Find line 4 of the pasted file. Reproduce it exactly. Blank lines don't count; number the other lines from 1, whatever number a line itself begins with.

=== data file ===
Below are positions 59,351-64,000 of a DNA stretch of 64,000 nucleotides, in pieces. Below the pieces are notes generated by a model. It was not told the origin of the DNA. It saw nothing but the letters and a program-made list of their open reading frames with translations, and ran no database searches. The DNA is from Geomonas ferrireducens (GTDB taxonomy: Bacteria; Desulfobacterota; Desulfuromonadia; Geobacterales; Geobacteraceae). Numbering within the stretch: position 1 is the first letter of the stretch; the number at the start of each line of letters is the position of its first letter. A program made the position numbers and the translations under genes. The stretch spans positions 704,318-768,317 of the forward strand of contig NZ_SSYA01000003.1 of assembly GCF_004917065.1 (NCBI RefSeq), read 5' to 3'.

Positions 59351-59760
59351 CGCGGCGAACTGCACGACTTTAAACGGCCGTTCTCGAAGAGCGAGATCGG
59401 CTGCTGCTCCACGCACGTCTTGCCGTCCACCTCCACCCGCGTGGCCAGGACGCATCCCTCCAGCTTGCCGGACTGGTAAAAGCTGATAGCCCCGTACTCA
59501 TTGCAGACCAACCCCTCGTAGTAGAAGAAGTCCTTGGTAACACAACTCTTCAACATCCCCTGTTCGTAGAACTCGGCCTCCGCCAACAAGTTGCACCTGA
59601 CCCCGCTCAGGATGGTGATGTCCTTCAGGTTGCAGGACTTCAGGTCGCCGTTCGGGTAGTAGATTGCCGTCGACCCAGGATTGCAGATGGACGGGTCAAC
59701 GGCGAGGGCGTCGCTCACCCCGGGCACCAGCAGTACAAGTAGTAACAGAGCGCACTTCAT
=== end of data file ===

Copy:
59401 CTGCTGCTCCACGCACGTCTTGCCGTCCACCTCCACCCGCGTGGCCAGGACGCATCCCTCCAGCTTGCCGGACTGGTAAAAGCTGATAGCCCCGTACTCA